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27 October 2014 News Release

New software which offers scientists and researchers an easy way to analyse, model and visualise scientific datasets has been released by CSIRO.

The free software, known as Workspace, is purpose-built for scientific applications and allows researchers to present their findings through stunning visualisations.

Developed over the past eight years at CSIRO, Workspace has already been used for a wide range of projects, including natural disaster modelling, human movement and industrial and agricultural research.

One CSIRO team has already used the software to model and visualise simulations for storm surges and flash flooding, helping with disaster management planning. Working with the Australian Institute of Sport, another team has produced a 3D biomechanical computer model of different swimming strokes, allowing athletes to adjust their technique for maximum performance.

Dr John Taylor from CSIRO’s Digital Productivity Flagship said the software offered huge efficiency savings for researchers from all fields who work with datasets and complex analysis, freeing them up to spend more time focused on their scientific expertise.

“In institutions all around the world, researchers operate within similar workflows; sourcing data, analysing it, processing it – often using high-performance computing environments,” Dr Taylor said. “Very often, this involves a number of manual repetitive steps.

“Workspace makes these steps easy to automate. In one application, analysis that had previously taken two weeks to conduct manually was carried out in less than an hour.

“Scientists also need to publish the outcomes of their research. Workspace allows them to easily release the software and analysis that backs up their findings.” According to Dr Taylor, another advantage of Workspace is that users don’t need advanced programming skills and it runs on many different platforms and environments.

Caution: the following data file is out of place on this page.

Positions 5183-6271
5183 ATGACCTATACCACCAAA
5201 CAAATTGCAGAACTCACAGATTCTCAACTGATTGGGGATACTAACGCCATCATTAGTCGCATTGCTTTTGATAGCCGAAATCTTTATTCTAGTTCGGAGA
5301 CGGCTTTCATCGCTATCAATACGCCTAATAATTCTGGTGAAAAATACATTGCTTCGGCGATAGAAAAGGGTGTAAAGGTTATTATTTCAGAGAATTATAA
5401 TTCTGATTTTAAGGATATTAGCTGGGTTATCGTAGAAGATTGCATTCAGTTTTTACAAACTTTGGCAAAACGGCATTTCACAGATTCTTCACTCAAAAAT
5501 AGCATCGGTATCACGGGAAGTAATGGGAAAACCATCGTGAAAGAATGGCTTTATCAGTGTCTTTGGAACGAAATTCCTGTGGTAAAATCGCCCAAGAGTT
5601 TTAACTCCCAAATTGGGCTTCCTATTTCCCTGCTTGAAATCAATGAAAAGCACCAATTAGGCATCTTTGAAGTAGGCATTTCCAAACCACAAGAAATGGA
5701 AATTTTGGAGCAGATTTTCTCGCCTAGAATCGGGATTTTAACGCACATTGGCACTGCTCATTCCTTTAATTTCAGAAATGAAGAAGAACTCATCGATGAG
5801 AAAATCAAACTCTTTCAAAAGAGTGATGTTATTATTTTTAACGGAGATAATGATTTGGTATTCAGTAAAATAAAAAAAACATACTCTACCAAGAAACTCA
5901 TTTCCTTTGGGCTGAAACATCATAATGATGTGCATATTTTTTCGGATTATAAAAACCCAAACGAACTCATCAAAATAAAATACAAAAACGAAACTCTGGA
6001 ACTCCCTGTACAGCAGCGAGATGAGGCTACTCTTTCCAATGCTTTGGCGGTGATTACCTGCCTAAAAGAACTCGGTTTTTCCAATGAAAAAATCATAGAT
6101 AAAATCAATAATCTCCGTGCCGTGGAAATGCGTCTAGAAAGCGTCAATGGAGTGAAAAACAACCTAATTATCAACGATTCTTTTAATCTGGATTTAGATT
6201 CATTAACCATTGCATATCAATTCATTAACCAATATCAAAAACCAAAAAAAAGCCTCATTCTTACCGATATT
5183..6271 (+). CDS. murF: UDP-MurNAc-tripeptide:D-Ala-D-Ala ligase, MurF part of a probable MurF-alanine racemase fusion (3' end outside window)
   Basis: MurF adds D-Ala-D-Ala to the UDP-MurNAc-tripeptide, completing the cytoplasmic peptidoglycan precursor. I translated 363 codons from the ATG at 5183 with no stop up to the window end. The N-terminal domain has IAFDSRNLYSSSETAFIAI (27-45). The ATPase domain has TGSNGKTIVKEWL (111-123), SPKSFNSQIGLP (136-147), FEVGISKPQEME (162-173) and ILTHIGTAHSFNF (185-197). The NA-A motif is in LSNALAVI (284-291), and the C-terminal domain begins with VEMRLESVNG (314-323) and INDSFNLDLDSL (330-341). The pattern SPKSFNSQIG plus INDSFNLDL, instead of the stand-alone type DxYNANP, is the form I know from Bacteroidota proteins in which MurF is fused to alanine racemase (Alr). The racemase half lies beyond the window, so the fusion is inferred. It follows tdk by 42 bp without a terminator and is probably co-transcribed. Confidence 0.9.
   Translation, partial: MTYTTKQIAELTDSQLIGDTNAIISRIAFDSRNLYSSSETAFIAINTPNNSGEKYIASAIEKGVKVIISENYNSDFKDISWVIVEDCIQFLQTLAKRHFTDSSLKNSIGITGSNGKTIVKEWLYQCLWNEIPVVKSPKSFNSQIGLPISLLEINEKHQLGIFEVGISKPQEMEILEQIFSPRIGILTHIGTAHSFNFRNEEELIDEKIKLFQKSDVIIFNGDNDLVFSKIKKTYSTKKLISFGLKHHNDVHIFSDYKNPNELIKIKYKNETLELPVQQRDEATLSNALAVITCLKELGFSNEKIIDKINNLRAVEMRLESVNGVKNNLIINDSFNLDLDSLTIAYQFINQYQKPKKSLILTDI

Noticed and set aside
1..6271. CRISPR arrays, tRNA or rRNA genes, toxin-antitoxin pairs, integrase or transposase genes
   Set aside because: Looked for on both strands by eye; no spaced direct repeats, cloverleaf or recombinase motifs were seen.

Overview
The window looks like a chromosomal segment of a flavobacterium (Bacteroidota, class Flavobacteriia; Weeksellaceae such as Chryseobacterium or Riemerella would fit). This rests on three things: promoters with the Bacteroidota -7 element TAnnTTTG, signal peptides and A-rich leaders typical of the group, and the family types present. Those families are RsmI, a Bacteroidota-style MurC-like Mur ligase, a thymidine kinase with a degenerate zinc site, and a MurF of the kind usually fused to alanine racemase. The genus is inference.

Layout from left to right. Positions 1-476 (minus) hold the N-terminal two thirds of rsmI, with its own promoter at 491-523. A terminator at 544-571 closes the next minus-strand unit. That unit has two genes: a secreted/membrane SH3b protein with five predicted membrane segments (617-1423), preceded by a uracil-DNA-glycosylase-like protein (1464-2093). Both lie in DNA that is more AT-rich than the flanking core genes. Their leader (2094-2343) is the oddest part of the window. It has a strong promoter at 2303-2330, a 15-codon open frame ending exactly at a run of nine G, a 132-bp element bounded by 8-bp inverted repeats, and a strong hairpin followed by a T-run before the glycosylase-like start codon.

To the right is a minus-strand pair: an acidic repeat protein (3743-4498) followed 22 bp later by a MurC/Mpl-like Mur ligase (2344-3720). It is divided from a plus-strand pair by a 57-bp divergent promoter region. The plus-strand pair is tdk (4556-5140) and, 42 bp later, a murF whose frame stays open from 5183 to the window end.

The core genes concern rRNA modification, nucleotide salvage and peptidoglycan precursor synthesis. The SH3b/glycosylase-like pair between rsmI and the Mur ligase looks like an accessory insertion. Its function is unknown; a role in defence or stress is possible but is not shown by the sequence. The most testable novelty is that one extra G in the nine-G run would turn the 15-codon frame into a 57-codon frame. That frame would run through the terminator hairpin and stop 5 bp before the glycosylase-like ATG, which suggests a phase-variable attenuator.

“At the moment, scientists often have to write their own purpose-built code from scratch – even when this is not their primary skill set,” he said. “This approach is inefficient, prone to error, difficult to reproduce by other scientists and unsuitable to take into the commercial world.

“Workspace can be used by non-software experts, allowing scientists from all over the globe to use the same platform and collaborate seamlessly on projects.”

As well as these benefits, Workspace’s data visualisations can help scientists make their research more understandable and accessible.

“If others can easily grasp what your science means, this opens it up to brand new audiences,” Dr Taylor said. “This not only helps researchers engage with the public, but it also allows them to reach out to other collaborators in the science community and industry.”

Workspace has already been used successfully by scientists at University College London, and locally by research institutions including the Australian National University, Macquarie University and the University of New South Wales.

Workspace is being launched today at the 2014 eResearch Australasia Conference. It is free to download for research purposes and can be licensed for commercial applications.

Learn more about Workspace and download the software at www.csiro.au/workspace.

Images

Visualisation of a bushfire spread simulation using the SPARK software developed using the Workspace workflow engine. ©  RMIT
Computational modelling of elite level platform diving and swimming (pictured) are used to improve athlete performance and to reduce injury risk
Townsville before inundation from storm surge combined with sea level rise.
Simulated liquid flow with velocity magnitude information mapped onto meshed surface.

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